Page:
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Scientists have statistically proven what many of us have known for a long time. Non-verbal communication (body language and tone of voice) is critical to building trust, and without trust, there is no sale. Researches at MIT’s Media Lab found that body language, vocal pattern and vocal pitch are so critical to human trust that researchers could predict the success of a sales pitch by reading body language alone. (The Washington Post February 15, 2009.) They didn’t even have to hear the content of the pitch.

Body language, vocal pattern and vocal pitch principles apply to the negotiation phase of the sales process as well. Conveying a negative message during negotiations could kill a perfectly good deal! Are you aware of what you are saying with your non-verbal communication?

Fifteen percent of Americans don’t like to negotiate at all. A vast majority of sales people, though, feel more ambivalent about negotiating. Some don’t feel confident and would rather be at another stage in the process. In fact, a colleague of mine bragged that he would rather make 100 cold calls a week than negotiate one complex deal. He just might be conveying unease with his body language at the bargaining table. According to the MIT researchers, there are some very positive things that you can do to win people’s trust.

Use Non-verbal communication to build trust.

First, use positive body language, like nodding your head in agreement or looking the person in the eye, in order to encourage the speaker to continue with her thoughts. It is simple enough, but easily forgotten. Smart phones and email are downright addictive and when you turn your attention away from the speaker to check your messages, you are telling the speaker she is not as important as the email. Other aspects of body language are: gently leaning into the speaker while she is talking, having your hands still and placed where the speaker can see them, and being relaxed in your posture while sitting or standing. These same tips apply just as much when you are on the phone as when you are in person. People can sense when you are distracted during a conversation.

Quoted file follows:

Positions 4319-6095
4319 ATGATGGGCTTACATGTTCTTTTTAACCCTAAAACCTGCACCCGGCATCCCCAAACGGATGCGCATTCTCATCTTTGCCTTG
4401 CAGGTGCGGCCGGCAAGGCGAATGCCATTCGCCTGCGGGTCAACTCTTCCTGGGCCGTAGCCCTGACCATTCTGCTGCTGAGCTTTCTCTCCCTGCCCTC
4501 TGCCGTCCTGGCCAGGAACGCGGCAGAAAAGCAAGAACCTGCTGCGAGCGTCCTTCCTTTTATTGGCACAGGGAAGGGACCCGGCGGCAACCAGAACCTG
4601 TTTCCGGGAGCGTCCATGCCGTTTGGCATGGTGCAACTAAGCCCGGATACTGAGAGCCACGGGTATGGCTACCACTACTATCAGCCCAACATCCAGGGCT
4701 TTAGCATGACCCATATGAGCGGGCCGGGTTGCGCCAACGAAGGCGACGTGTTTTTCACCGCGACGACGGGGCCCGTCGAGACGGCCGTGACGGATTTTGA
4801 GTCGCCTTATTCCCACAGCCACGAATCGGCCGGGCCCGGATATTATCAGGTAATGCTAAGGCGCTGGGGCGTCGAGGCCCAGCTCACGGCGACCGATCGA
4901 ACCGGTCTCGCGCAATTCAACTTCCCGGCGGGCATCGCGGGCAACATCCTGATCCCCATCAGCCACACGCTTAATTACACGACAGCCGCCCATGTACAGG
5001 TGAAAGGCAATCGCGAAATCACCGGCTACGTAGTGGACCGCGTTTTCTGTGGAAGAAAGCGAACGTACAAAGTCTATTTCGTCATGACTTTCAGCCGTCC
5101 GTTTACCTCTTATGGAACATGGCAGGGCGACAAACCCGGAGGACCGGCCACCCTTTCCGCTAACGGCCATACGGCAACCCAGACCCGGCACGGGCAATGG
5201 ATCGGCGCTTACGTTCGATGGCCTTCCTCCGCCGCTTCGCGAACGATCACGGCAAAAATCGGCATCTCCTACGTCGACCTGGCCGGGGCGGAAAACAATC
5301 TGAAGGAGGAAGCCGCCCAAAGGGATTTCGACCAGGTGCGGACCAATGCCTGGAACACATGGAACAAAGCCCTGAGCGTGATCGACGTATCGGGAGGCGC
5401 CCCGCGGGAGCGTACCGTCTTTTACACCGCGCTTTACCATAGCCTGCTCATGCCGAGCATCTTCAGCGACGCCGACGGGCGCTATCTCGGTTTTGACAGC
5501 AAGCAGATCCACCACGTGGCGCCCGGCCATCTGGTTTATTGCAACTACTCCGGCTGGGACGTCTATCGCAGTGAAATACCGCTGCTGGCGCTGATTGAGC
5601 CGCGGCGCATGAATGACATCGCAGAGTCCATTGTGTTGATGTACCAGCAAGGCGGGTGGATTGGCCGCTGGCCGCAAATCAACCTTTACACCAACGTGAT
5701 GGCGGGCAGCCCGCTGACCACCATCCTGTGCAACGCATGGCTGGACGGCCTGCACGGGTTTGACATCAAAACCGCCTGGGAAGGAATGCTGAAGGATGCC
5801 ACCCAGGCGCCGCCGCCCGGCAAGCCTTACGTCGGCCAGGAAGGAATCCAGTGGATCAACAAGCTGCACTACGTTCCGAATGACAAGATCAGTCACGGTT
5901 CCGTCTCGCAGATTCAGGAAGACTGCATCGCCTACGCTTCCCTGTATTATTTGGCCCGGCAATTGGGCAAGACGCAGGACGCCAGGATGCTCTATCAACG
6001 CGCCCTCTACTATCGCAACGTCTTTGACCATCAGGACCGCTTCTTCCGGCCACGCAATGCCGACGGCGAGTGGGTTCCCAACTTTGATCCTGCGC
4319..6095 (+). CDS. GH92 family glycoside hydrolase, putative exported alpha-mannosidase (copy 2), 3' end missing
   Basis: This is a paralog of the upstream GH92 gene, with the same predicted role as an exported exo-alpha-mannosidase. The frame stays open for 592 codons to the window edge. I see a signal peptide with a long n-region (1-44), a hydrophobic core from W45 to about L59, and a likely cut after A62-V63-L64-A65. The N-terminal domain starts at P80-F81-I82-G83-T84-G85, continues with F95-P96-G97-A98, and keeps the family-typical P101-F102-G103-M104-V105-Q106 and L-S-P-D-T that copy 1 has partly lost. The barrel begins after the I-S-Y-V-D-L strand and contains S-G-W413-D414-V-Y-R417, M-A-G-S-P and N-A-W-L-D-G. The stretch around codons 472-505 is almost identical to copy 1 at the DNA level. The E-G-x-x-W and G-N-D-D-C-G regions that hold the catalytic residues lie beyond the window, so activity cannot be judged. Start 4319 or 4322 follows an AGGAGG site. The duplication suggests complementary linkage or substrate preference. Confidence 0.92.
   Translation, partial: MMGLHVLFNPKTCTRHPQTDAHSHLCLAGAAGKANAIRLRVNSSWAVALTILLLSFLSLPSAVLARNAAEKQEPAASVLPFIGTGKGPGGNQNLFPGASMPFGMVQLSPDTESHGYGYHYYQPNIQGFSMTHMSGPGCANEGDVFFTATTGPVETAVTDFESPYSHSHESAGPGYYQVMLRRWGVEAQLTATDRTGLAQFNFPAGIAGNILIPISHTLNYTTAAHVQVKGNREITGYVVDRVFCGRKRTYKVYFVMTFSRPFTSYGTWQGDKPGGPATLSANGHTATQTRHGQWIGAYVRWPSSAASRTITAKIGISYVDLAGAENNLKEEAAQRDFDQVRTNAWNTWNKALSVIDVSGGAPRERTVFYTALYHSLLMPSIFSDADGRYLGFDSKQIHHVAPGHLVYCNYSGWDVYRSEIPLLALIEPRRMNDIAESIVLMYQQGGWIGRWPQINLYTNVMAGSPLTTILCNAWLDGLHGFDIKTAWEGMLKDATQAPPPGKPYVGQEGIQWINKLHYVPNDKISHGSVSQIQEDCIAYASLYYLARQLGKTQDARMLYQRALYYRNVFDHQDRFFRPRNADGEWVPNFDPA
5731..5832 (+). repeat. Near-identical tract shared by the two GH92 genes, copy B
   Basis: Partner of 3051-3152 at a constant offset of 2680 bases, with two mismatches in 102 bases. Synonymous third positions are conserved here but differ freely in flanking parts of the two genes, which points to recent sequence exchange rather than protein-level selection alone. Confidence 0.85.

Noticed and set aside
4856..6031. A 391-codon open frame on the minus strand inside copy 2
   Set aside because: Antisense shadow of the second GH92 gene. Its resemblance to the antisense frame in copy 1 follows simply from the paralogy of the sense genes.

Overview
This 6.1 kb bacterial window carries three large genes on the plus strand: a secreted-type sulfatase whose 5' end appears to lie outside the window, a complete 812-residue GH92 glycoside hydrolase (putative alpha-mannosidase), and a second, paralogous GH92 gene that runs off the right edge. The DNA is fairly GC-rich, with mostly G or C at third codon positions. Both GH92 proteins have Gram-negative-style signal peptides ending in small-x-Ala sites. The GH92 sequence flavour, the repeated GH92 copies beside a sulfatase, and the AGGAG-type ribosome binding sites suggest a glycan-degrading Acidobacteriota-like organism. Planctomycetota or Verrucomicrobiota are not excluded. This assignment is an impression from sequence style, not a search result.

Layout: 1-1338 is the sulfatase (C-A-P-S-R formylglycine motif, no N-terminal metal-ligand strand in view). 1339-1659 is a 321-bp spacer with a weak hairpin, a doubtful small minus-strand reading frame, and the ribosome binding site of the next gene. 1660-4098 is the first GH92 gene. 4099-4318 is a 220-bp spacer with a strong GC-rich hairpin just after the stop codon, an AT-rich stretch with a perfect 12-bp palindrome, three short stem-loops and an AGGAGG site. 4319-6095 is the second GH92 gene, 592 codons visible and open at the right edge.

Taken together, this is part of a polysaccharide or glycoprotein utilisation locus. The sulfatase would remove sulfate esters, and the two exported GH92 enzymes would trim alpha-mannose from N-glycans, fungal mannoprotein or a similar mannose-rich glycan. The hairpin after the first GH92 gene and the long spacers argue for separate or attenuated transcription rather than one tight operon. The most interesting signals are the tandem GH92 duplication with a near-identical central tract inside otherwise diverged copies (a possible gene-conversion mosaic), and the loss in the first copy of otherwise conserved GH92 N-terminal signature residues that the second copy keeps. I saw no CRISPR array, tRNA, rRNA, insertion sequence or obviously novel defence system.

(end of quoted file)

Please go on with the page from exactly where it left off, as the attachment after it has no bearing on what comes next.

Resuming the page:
Second, choose your vocal inflection and vocal pitch. There are striking differences between frustration and relaxation in both vocal inflection and vocal pitch. Say for example that you are frustrated that you are not permitted to be more flexible meeting a customer’s needs. If you were to unwittingly convey that frustration towards the customer, it could cost you the account. Your frustration is at the limitations not the customer, but the customer doesn’t know that. They just sense frustration. It is your responsibility during the negotiation phase of the sale to choose the message you want to send.

Finally, match the speed of the person you are talking to. If you are involved in a complex sale, you might talk to the financial buyer, the internal champion and the end user of your product or service. Each of these people will have different speaking patterns. Some may prefer talking rapidly using bullet points, while others may meander around to the point. Your goal will be to match the speaker to the best of your ability. It is not a false mimicking, but giving them the content in the manner that they find most attractive.

Now, more than ever before, sales people want to make the sale. Maybe it’s an internal drive, or maybe the company is setting more aggressive goals. Whatever the reason for your sales goals, you must be careful to send the correct non-verbal message. Come off like you are needy or pushy and you are out. Come off as confident and assured and you are in.

Alex Pentland, one of the MIT researchers said, “We’re still extraordinarily sensitive to socially appropriate behavior, but it is so deeply buried that we are almost unconscious of it.” Get conscious today. Pay attention to your body language at the bargaining table.